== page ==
LOS ANGELES—There were no more of the heated arguments or dueling court filings of the past few months, no more tearful testimony or angry accusations.
For one day at least, everyone surrounding Britney Spears agreed. She needed to be freed.
Most important among them was Los Angeles Superior Court Judge Brenda Penny, who at a hearing Friday terminated the conservatorship that controlled the pop singer’s life and money for nearly 14 years.
Spears did not attend the 30-minute hearing that was almost anti-climactic after the courtroom drama of recent proceedings, in which Spears demanded first the ouster of her father from power over her, then the removal of the legal shackles on her life.
It felt almost like a formality. The celebration that followed was plenty dramatic, though.
“Best day ever…praise the Lord…can I get an Amen???” Spears said on Twitter and Instagram minutes after the ruling.
Jubilation erupted outside the courthouse, with fans cheering and shouting after the decision was announced. The crowd chanted “Britney! Britney! Britney!” and fans sang and danced to Spears’ song “Stronger.”
“Good God I love my fans so much it’s crazy!!!” Spears said in her posts. “I think I’m gonna cry the rest of the day!!!!”
The decision capped a stunning odyssey that saw Spears publicly demand the end of the conservatorship, hire her own attorney, have her father removed from power and finally win the freedom to make her own medical, financial and personal decisions for the first time since 2008.
Those surrounding Spears said she is equipped to make those decisions.
“We have a safety net in place for Britney both on the personal side and on the financial side,” her attorney Mathew Rosengart said outside the courthouse. “But Britney, as of today, is a free woman and she’s an independent woman. And the rest, with her support system, will be up to Britney.”
Jodi Montgomery, the court-appointed conservator who oversaw the singer’s life and medical decisions starting in 2019, developed a care plan with her therapists and doctors to guide Spears into the aftermath.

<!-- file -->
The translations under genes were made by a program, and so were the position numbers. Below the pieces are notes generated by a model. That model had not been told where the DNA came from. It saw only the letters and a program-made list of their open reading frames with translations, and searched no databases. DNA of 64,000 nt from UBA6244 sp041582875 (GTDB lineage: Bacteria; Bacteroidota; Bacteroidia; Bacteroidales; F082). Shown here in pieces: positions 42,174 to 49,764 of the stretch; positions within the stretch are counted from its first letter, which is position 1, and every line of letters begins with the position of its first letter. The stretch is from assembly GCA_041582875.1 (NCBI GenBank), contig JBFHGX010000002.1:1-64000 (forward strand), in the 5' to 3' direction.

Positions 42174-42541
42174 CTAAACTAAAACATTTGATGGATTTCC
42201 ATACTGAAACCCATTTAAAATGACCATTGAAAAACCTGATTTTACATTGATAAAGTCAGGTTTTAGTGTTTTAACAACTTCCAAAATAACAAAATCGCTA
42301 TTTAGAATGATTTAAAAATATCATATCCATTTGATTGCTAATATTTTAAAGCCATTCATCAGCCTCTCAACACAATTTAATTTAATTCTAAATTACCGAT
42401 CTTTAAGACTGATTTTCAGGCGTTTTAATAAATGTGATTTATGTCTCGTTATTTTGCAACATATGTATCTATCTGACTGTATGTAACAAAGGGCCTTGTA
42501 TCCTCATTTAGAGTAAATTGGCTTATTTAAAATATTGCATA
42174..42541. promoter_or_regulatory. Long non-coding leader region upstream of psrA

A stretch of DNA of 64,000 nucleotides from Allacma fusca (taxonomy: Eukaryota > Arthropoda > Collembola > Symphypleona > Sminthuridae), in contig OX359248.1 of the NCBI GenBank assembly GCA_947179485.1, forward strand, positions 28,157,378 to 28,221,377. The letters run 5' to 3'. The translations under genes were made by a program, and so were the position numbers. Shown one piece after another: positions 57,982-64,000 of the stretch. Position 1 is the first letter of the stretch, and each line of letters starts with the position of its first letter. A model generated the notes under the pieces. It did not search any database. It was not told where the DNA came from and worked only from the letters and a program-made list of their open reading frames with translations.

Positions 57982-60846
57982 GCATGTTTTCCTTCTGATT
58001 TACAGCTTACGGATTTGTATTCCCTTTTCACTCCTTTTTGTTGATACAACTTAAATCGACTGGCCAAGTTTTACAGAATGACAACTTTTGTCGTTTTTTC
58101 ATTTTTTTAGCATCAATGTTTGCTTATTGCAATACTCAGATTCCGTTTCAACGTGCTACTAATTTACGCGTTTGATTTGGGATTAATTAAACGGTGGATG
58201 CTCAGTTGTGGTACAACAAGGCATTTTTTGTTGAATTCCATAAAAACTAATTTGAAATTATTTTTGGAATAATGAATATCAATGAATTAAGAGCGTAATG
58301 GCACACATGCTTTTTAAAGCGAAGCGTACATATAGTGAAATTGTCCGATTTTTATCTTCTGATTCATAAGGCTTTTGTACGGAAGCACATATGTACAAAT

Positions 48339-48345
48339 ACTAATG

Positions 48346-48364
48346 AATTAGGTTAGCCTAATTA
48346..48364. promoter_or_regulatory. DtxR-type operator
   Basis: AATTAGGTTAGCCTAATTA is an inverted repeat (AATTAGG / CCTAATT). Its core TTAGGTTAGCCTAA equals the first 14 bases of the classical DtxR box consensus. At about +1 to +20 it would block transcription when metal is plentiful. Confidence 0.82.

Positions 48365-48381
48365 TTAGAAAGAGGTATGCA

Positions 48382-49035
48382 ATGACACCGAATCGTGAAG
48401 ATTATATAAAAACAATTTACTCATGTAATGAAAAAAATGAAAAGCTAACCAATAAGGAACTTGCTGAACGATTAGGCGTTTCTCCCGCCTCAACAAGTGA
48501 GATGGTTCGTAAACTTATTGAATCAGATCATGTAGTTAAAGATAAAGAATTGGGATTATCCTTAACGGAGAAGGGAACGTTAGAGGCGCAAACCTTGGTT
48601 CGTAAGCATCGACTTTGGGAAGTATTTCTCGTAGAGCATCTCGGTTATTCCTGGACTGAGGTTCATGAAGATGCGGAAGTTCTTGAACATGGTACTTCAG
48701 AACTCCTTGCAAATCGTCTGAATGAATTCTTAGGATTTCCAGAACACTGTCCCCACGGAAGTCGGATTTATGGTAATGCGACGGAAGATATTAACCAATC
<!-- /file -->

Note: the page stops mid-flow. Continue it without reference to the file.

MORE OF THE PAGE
“There is no reason Ms. Spears can’t lead a safe, happy, fulfilling life after this conservatorship,” Montgomery’s attorney, Lauriann Wright, said at the hearing.
Penny’s decision came with remarkably few caveats.
She gave no orders that Spears should undergo mental evaluations first, something legal experts had assumed would be part of the conservatorship’s endgame. The judge said California law did not require her to order further evaluation of Spears if no one requested it.
The judge kept a small part of the conservatorship temporarily in place so that the singer’s money can be moved around in the coming months as financial power is transferred back to her.
California law says a conservatorship, called a guardianship in some states, is justified for a “person who is unable to provide properly for his or her personal needs for physical health, food, clothing, or shelter,” or for someone who is “substantially unable to manage his or her own financial resources or resist fraud or undue influence.” The conservator, as the appointee put in charge is called, may be a family member, a close friend or a court-appointed professional.
As recently as last spring, it appeared that Spears’ conservatorship could continue for years. Then it unraveled with surprising speed.
Key to the unraveling was a speech Spears made at a hearing in June when she passionately described the restrictions and scrutiny as “abusive” and said “I just want my life back,” a line her lawyer repeated in court Friday. The consensus on display Friday is unlikely to last. Rosengart has further vowed to pursue an investigation of James Spears’ role in the 13 years he oversaw the conservatorship. He said he and his team have found mismanagement of Britney Spears’ finances, suggesting she could pursue further legal action. Court records put her net worth at about $60 million.
He also said law enforcement should investigate revelations in a New York Times documentary about a listening device placed in her bedroom.
James Spears’ attorneys said Rosengart’s allegations ranged from unsubstantiated to impossible, and that he only ever acted in his daughter’s best interest.